Amazon, a Case for Protecting Consumer Choice

April 18, 2018

By Ray Kingman


In a Twitter tantrum, Donald Trump accused Amazon of taking advantage of the United States Postal Service. While the president is motived by the fact that Amazon CEO Jeff Bezos also owns The Washington Post — a newspaper that's led the way in documenting the smorgasbord of Trump administration scandals — the attack on Amazon dovetails with a long-running narrative that casts the company as the villain. But, Amazon isn't evil, it's just increasingly pervasive.

Amazon is establishing an increasingly firm grip on consumer wallets, thanks to a rapid integration of services, goods, and content distribution. Unlike Google or Facebook, which largely stick to facilitating commerce, Amazon has vertically integrated and positioned itself at, or near, the point of transaction with both media and products.

Meanwhile, Google and Facebook are falling behind Amazon because they really only do one thing: broker consumers to brands as advertising-friendly audiences. For all their might, Facebook and Google have only a tenuous hold on consumers. Last quarter, one million North Americans proved how easy it is to simply quit Facebook. As Congress and the public deal with the aftermath of the Cambridge Analytica scandal, we'll see if one million lost accounts are just table stakes or a larger disruption.

But for the brands and retailers that have struggled with the prospective perils of the duopoly, a potential consumer backlash won't deliver salvation. The reason: Amazon's entry into the online advertising business — currently at an estimated run rate of $1.6 billion per year, according to eMarketer — is a much bigger threat than the duopoly.

Consider how advertising works. From a macro level, omnichannel is a virtuous circle of online and offline advertising that addresses the consumer when they're ready to transact. Omnichannel optimizes the logistical paths of both communication and distribution by matching the right messaging with the best-qualified audience. In effect, advertisers lay "pipes" to communicate with consumers, either directly or through channels like Facebook, Google, and the open internet. But, in terms of laying pipes and connections that stretch to the last mile of a transaction, who does it better than Amazon?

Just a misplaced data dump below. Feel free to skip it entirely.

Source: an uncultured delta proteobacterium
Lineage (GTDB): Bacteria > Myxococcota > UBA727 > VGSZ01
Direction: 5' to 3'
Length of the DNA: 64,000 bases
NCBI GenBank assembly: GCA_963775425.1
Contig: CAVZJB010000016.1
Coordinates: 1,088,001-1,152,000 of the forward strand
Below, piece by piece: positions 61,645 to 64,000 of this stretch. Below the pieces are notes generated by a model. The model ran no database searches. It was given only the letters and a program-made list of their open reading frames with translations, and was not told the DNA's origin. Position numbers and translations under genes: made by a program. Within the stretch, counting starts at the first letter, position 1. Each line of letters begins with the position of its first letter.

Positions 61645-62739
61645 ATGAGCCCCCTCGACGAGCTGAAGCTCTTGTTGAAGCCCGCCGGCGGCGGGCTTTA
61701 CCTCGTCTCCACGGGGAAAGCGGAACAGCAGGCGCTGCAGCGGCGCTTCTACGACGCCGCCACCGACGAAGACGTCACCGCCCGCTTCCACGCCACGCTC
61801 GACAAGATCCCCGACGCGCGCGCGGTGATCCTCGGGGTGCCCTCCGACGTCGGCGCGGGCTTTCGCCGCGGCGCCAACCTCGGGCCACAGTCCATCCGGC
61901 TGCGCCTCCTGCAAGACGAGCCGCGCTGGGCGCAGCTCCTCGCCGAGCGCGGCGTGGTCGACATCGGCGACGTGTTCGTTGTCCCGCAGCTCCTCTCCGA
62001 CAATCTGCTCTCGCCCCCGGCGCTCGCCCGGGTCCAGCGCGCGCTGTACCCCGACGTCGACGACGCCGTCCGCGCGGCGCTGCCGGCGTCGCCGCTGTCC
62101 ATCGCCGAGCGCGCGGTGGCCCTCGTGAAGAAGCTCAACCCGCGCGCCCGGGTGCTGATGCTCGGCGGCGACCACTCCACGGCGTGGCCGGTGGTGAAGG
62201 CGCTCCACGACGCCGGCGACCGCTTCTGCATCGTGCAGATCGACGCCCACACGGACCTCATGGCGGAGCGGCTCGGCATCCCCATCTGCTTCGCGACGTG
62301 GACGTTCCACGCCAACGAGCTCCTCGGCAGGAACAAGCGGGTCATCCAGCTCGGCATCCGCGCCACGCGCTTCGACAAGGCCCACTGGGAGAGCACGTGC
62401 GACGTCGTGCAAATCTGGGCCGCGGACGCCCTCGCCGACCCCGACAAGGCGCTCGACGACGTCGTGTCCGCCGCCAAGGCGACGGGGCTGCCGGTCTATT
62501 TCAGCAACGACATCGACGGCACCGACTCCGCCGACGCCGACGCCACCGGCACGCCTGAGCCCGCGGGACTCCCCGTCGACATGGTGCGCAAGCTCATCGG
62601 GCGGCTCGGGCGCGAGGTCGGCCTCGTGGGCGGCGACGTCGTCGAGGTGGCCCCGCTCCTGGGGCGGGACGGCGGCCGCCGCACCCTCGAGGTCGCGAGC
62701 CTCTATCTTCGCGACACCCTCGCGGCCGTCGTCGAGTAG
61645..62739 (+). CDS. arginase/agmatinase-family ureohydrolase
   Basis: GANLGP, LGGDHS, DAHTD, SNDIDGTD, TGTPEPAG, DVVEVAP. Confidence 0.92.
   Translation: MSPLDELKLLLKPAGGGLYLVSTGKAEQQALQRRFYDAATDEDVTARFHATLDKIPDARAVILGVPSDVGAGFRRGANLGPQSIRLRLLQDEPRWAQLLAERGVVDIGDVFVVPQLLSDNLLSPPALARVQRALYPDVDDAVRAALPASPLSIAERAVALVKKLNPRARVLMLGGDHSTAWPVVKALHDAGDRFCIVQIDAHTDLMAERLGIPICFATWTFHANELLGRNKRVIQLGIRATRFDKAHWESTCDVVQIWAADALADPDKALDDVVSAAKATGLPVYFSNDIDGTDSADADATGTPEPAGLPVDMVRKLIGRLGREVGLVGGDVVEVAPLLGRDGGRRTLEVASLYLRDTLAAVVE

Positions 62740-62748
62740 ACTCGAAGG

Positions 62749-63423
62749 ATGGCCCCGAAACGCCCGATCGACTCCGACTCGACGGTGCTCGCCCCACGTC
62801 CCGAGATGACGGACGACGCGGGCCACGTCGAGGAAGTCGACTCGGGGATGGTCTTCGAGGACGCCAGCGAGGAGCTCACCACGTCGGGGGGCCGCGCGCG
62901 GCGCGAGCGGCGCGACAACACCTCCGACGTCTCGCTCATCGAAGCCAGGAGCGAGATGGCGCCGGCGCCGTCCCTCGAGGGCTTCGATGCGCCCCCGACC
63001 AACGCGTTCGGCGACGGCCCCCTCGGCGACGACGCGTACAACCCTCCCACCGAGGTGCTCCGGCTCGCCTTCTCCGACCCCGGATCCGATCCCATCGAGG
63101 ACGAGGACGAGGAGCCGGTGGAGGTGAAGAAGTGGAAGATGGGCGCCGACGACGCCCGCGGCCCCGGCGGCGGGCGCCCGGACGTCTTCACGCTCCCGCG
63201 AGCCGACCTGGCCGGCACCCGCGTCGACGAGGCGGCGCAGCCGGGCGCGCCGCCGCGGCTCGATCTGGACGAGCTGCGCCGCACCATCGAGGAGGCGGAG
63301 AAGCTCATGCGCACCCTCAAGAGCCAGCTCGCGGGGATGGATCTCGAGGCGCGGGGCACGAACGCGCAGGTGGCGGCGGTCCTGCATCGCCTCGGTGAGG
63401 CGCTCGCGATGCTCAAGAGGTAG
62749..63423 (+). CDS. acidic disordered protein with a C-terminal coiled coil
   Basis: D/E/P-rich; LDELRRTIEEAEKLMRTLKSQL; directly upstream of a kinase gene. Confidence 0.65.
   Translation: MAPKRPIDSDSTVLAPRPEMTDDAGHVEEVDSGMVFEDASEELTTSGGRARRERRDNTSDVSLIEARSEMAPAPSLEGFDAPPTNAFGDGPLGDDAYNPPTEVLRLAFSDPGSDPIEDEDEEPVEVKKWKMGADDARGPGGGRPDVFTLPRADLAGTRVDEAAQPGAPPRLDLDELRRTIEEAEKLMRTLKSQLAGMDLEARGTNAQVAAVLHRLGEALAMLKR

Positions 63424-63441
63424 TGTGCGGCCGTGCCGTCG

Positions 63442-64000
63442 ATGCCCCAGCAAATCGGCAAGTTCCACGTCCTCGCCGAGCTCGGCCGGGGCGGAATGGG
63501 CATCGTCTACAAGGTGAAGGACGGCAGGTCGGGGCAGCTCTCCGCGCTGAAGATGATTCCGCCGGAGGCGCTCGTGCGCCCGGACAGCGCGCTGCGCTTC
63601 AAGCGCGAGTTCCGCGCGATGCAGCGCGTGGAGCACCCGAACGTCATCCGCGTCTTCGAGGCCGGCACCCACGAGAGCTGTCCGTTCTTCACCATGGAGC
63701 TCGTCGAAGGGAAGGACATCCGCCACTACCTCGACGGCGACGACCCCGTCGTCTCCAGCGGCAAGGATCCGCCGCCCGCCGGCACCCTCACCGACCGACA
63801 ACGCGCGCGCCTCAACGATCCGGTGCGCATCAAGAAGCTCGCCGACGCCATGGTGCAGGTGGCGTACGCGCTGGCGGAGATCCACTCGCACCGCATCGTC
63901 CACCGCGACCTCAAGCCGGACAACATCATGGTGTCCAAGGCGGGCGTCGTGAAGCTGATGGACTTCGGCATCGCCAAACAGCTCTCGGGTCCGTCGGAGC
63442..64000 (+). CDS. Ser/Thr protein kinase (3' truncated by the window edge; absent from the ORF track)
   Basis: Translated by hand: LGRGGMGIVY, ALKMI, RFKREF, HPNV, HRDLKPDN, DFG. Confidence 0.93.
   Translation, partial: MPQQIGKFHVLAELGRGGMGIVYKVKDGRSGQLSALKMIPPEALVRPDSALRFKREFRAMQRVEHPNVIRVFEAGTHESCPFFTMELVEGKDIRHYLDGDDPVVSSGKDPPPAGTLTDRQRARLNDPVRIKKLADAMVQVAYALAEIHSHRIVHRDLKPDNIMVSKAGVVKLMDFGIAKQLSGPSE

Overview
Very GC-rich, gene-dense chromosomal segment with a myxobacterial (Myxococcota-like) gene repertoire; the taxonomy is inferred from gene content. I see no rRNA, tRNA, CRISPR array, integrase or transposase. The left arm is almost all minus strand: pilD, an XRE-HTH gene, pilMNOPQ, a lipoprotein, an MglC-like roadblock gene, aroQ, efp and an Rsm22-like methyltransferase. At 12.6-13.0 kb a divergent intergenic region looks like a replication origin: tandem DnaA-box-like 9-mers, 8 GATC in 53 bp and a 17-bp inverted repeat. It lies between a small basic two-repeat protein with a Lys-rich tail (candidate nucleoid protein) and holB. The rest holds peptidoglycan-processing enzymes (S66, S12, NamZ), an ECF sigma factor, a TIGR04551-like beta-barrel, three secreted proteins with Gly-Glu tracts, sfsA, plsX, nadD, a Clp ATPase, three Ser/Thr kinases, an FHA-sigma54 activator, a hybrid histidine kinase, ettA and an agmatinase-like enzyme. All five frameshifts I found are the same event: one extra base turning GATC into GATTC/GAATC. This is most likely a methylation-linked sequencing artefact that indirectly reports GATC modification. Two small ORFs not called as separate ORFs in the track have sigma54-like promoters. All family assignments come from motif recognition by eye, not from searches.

Amazon literally owns much of the plumbing of ad tech through Amazon Web Services, which, according to Gartner, controls almost half of the cloud. That's a lot of prime digital real estate for one company. Even more shocking, Google's cloud market share is less than 3 percent.

When you connect the cloud to the home, Amazon's advantages become even more pronounced, thanks to e-commerce beachfronts on mobile and desktop, just-in-time product delivery, and television original programming that even includes live NFL games. And while we're on the subject of TV, it's worth pointing out that Amazon is second only to Roku in terms of OTT devices. Meanwhile, Amazon devices like Echo have dominated Google's offering inside the home, even though there's good evidence that Google has the better product at the moment.

While President Trump dreams up fake news about Amazon taking advantage of the post office, it is the brands and retailers that must wake up. How will they respond when Amazon systemically links Amazon-controlled advertising channels with its ability to control message delivery through Amazon proprietary devices, product services, and media programming? Left unchecked, Amazon will be able to pick winners and losers.


Privacy and the Protection of Choice

Amazon has done an extraordinary job securing its strong foothold in our consumer culture. It has mastered long-tail theory and married it with the best parts of the big-box phenomena, making our lives richer and more efficient. It should be admired and respected for its business insight and execution.

That said, we must exercise caution. No company, including Amazon, should be so pervasive that they're able to limit our access to markets or become "arbiters of taste." We need safeguards against monopolistic business practices that limit consumer choice.

One of these safeguards is privacy. Given the Gordian Knot that privacy has become domestically and internationally, a constructive first step to addressing online privacy has to involve companies stepping up to their social responsibility for protecting their first party customer information.

A user of any service or product should recognize that the service or product has a right to market to you. That's a key part of the social contract we are entering into. However, that social contract should not grant that service provider the right to broker your identity to third parties for profit.

In the case of Amazon, it has earned the right to cross-sell its products and services to its customers. As a matter of privacy, however, our first party digital ID on Prime is a one-to-one relationship. Our identities are not commodities that Amazon should be able to license to third-party advertisers without our opt-in consent. What's at stake isn't some vague notion of "protecting data," it's consumer choice.


Ray Kingman is the CEO at Semcasting, where he directs the day-to-day operations of the company and leads the development and commercialization of its automated targeting and data offerings. He is an experienced innovator in the content management, analytics, and data visualization fields.


The views and opinions expressed in Marketing Maestros are solely those of the contributor and do not necessarily reflect the official position of the ANA or imply endorsement from the ANA.

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